We started out as naked, ignorant animals, barely hanging on to survival, living lives that were nasty, brutish, and short. Fortunately, thanks to our big brains, science replaced superstition and technology replaced ritual. We ascended to become the lords and possessors of nature, domesticating plants and animals, harnessing natural forces, conquering diseases, laying bare the deepest secrets of the universe. Our destiny is to complete that conquest; to free ourselves from labour, from disease, from death itself, to ascend to the stars and leave nature behind altogether. Now consider the Gaia Story of Interbeing. My being partakes of your being and that of all beings. This goes beyond interdependency—our very existence is relational. Therefore, what we do to another, we do to ourselves. Each of us has a unique and necessary gift to give the world.

The purpose of life is to express our gifts. Every act is significant and has an effect on the cosmos. We are fundamentally unseparate from each other, from all beings, and from the universe. Every person we encounter and every experience we have mirrors something in ourselves. Humanity is meant to join fully the tribe of all life on Earth, offering our uniquely human gifts toward the well-being and development of the whole. Purpose, consciousness, and intelligence are innate properties of matter and the universe. Interbeingness is something we can feel. Why does it hurt when we hear of another person coming to harm? Why, when we read of mass die-offs of the coral reefs and see their bleached skeletons, do we feel like we have sustained a blow? It is because it is literally happening to our selves, our extended selves. The separate self wonders, “How could this affect me?” The pain is irrational, to be explained away, perhaps, as the misfiring of some genetically coded empathy circuit meant to protect those who share our DNA.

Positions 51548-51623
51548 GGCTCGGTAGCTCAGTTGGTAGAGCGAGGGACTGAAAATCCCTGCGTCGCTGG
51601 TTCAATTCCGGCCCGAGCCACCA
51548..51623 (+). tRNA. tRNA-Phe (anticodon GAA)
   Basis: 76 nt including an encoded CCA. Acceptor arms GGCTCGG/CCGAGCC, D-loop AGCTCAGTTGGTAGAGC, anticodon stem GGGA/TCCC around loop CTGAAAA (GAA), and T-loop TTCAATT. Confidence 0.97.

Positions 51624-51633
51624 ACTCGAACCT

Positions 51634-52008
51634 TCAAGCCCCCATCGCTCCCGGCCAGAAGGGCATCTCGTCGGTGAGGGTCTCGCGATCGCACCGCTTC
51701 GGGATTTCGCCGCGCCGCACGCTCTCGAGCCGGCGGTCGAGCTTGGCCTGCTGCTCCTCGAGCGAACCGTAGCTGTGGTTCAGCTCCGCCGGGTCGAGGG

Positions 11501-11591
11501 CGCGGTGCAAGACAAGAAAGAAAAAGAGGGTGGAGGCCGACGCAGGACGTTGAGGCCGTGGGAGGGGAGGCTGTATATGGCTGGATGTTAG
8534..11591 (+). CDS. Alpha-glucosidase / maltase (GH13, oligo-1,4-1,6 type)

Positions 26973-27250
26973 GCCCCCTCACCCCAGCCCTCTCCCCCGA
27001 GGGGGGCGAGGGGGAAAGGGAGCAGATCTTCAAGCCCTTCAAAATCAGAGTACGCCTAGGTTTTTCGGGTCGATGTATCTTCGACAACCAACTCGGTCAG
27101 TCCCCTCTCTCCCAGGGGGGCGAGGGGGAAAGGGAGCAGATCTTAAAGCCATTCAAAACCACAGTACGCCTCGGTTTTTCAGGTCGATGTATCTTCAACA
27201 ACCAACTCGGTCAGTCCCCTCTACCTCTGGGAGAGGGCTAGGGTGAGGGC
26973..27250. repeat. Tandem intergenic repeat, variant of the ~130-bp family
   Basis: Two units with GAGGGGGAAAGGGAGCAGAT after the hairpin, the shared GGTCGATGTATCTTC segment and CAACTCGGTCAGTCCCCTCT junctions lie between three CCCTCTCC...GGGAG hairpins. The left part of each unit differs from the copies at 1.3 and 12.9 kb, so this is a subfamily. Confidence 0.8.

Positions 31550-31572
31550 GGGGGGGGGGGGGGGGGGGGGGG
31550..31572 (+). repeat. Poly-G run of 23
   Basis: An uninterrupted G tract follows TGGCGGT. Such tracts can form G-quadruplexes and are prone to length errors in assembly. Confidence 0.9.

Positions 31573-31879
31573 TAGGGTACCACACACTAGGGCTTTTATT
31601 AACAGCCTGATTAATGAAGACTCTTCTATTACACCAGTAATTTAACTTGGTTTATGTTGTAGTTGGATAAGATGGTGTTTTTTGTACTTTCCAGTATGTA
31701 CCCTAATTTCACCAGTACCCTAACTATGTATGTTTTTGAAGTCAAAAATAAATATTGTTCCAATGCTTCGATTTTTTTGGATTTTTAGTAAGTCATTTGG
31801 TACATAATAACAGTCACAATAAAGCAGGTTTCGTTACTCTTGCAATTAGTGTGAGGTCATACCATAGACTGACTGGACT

But why does it extend so easily to strangers, even to other species? Why do we desire so strongly to serve the good of all? Why, when we achieve a maximum of personal security and comfort, are we still dissatisfied? Certainly, as a little introspection will reveal, our desire to help is not coming from a rational calculation that this injustice or that ecological disaster will somehow, someday, threaten our personal well-being. The pain is more direct, more visceral than that. The reason it hurts is it is literally happening to ourselves. To conclude, the Story of Separation has generated the present crisis of human and planetary death. In contrast, the Story of Interbeing conveys a radically different understanding of cause and effect so that we can finally create the more beautiful world our hearts know is possible—“a world where we embrace the shadow and give it name so that the healing can begin”. As Brad Blanton, author of Radical Honesty, has remarked, “We will absolutely tell the whole fucking world about it.” In light of the above, which story shall you stand in? In every new year context at least, you must reflect on these lines. Economic unfairness, climate derangement and Covid-19 pandemic have already propelled many people to definitively turn towards the Story of Interbeing.

By Annavajhula J.C. Bose,
PhD Department of Economics, SRCC


Charles Eisenstein. 2013. The More Beautiful World Our Hearts Know is Possible. North Atlantic Books. Berkeley. California.

Leave a comment

This website uses cookies to improve your web experience.